Relative Pronouns

Adjectives are useful for describing things in German. Adjectives fit inside clauses, as we’ve seen:

Der Hund ist gelb.
The dog is yellow.

We can join this clause to a second clause by using a relative pronoun. When we do this, we put the verb at the end of the relative clause.

Ein Hund, der gelb ist.
A dog that’s yellow.

But note that this isn’t quite a sentence, technically all we’ve done is join the relative clause to a noun phrase.

Ein Hund, der gelb ist, wohnt auf einer Insel.
A dog that’s yellow lives on an island.

That’s better. As you can see, the relative clause is surrounded by commas.

The relative pronoun changes according to case:

Er ist der Mann, den ich gesehen hatte.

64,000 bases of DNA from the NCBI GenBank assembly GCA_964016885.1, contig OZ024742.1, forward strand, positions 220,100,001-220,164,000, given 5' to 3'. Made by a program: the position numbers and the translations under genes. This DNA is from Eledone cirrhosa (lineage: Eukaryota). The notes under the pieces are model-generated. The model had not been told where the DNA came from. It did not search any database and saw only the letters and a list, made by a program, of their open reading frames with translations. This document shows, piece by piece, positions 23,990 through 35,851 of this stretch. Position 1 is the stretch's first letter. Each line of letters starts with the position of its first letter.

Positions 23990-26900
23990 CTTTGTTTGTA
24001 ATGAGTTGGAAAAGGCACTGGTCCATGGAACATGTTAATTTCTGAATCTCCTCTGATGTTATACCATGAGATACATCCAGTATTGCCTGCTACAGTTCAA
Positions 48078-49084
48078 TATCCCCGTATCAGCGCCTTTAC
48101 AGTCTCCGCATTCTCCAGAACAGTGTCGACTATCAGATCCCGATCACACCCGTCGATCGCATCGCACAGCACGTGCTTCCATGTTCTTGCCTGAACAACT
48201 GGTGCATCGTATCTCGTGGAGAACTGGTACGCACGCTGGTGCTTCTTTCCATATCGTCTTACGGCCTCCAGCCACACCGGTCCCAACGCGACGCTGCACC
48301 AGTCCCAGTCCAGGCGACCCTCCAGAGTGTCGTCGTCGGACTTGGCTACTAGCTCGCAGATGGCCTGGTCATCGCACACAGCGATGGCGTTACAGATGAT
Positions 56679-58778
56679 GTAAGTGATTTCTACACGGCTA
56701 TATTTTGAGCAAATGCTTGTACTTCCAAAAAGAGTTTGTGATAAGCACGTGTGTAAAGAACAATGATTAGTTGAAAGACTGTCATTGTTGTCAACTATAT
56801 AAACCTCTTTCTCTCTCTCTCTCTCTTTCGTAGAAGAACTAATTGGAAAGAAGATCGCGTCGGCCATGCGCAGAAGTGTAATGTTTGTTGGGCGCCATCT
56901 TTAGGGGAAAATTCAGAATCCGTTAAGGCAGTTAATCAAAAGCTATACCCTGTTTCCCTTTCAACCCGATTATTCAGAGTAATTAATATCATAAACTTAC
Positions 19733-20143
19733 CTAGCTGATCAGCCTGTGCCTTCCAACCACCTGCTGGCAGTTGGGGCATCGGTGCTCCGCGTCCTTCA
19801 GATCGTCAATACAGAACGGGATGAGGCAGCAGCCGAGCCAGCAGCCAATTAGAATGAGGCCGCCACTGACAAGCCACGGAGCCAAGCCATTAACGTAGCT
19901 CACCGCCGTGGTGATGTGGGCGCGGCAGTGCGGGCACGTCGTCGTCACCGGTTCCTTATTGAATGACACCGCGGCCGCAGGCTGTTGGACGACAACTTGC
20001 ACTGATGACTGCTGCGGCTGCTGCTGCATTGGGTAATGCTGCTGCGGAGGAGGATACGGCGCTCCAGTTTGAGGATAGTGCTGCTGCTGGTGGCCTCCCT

He is the man that I had seen.

And there are three unique relative pronouns. Two show possession: deren is used for feminine and plural nouns, and dessen is used for masculine and neuter nouns. The noun governing this is always the one outside the relative clause:

Die Frau, deren Fenster ich gebrochen habe…
The woman whose window I broke…

Der Doktor, dessen Rat ich brauche…
The doctor whose advice I need…

The other unique relative pronoun is used for dative plural nouns.

Das sind die Leute, denen ich folgen will.
Those are the people that I want to follow.

What if, instead of a specific noun, you’re referring to “something” or “somewhere”? Simply use a question word like wo or was.

Es gibt hier fast gar nichts, was ich essen kann.
There’s almost nothing here that I can eat.

Wo wir gehen, brauchen wir keine Waffen.
We won’t need weapons where we’re going.